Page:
February 17, 2000 A Laboratory Newspaper at Cleveland State University Vol. 1 No. 13




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Waterfront line to affect campus


Plans for revamping the Regional Transit Authority services and routes in downtown Cleveland could directly affect the Cleveland State campus.

The goal is to create a no-transfer, one-seat ride to important activity centers in Cleveland, said Maribeth Feke, property manager at The Greater Cleveland Regional Transit Authority at the “Waterfront Transit Line Phase II Major Investment Study” public information meeting held Feb. 10 at the RTA headquarters on West 6th Street in the Warehouse District.
One of the activity centers mentioned was CSU with its more than 17,000 students, faculty and staff.

This project would take place in several stages, and several alternative routes have been suggested. However, the first segment of the plan, Alternative 1A, if approved, would lead to changes in the vicinity of CSU.

Of 21 possible alternatives identified 15 months ago, only three remain viable, one of which, Alternative 4 has three possible sub-alternatives.

Alternative 5, heading south on East 21st Street is not favored by the university because of interference with the university’s master plan, according to Andrew Juniewicz, spokesman for MK Centennial Engineering, Inc., which conducted the study.
Alternative 5 would also miss Playhouse Square.

If the project is built, Cleveland will become one of few U.S. cities with both a direct airport-to-downtown rail link and a downtown rail loop.The current system gets you downtown but not through the metro area, said one RTA official.

Phase II would extend the line south through the downtown area and reconnect with other rapid transit lines, forming a transit circulation loop around downtown, with connections throughout Greater Cleveland.

Alternative 1A begins at South Harbor Station in the Municipal Parking Lot, goes south on East 17th Street to Euclid Avenue and connects with the Euclid Corridor Improvement Project.

This segment would be constructed first in the event that there are insufficient funds to build the entire connection.

Alternative 4 takes off from there and continues with three possible alternatives south along either East 14th Street, East 21st Street and East 22nd Street. All three alignments would then follow Community College Avenue and East 30th Street and connect with the main line near East 30th Street east of the Orange Avenue U.S. Postal Service Complex.

The current 1.5-mile line begins at Tower City Center, and travels down to the Cuyahoga River to Settlers Landing. The line passes the new Cleveland Browns Stadium to North Coast Harbor, home of the Great Lakes Science Center and the Rock and Roll Hall of Fame, and ends at the lakefront Municipal Parking Lot east of East 9th Street.

Trains would run at 12-minute intervals, on tracks embedded in the street to accommodate other vehicle traffic.

In the Feb. 3 recommendation, Phase II received unanimous support with strong support for Alternative 4 from the Public Advisory committee. Members urged the board to continue advancing into the preliminary engineering phase.

Members of the board include Bob Criminger, executive director, Facilities Management Services at CSU, Joseph Marinucci, vice president of real estate at Playhouse Square Foundation, Ray Chan of Chinatown and Ira Krumholtz of the Jewish Community Federation.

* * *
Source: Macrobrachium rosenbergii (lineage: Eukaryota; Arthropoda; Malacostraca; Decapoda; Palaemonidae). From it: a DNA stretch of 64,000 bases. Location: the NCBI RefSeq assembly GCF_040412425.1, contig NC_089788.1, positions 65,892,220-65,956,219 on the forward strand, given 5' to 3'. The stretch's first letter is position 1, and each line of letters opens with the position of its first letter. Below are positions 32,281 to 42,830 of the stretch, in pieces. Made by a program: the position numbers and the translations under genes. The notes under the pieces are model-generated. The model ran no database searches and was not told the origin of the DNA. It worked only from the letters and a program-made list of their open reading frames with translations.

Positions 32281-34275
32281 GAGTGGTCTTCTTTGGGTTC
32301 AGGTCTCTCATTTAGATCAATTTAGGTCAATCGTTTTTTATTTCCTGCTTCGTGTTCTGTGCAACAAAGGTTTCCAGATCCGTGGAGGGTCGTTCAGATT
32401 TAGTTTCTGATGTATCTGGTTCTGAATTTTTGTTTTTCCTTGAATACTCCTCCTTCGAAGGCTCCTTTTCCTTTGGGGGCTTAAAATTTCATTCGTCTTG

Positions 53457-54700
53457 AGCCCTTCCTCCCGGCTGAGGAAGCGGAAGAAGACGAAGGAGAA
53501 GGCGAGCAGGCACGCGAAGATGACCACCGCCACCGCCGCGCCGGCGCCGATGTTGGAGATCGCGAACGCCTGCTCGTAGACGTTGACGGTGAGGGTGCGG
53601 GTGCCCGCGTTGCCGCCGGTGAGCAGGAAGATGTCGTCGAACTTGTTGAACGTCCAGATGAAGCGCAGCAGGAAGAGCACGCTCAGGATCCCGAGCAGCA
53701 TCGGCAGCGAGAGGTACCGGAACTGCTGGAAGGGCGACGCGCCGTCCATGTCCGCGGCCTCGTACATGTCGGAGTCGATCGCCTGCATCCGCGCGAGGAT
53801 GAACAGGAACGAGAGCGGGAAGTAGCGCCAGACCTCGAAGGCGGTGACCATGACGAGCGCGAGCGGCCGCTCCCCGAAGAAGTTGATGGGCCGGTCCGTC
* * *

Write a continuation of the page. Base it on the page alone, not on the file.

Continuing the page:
Marinucci said he supports the project. The engineering studies are very preliminary at this point as to whether traffic will affect the needs of the Palace Theater and Keith Building, both of which have delivery openings on East 17th Street. The project warrants a more detailed analysis, he said.

A major shortcoming of the existing transportation system that would be fixed by the proposed alignment is that transit users coming from the east would no longer have to travel to Tower City, depart, transfer to a bus and double-back to reach destinations such as Playhouse Square Center or CSU.

Half of the westbound trains would turn north at about East 30th Street and continue north.

An estimated 13 million people a year attend events at venues throughout downtown, including the Rock and Roll Hall of Fame and Museum, Playhouse Square, and the CSU Convocation Center. The proposed Waterfront Extension would link these sites, making it easier to move about the metropolitan area.

According to the economic impact analysis done as part of the study, the completed line would spur commercial and residential development that might not otherwise occur in those extension areas. The study indicated the potential for $450 million in development, including 8,000 new jobs with a combined payroll of $245 million and more than $17 million in new tax revenues.

Projected costs range from $102 million to $118 million depending on the chosen alignment and construction variables. Operating costs were estimated at $1.6 million.

These findings will be under review for the next two months by the RTA board, the Cleveland Planning Commission, and the Northeast Ohio Areawide Coordination Agency (NOACA) before a final recommendation is submitted to the Federal Transit Administration for funding, according to Juniewicz.



The Cleveland Stater is a laboratory newspaper put out by students enrolled in classes in the Department of Communication at Cleveland State University.
Editor: Ray Cooney
Campus Editor: Becky Muncy
Design, Graphics and Photography Coordinator: Alex Marculescu
Advertising Manager: Iris McGinness
Proof readers: Bridgette Calandra and Maria Floyd
On-line Editor: Toni Muhammad
Reporters: Rebecca Grauel, Becky Muncy, Alex Marculescu, Iris Figueroa-McGinnis, Maria Floyd, Bridgette Calandra, Shawn Wickens, Ray Cooney, Toni Muhammad
Adviser: Betty Clapp



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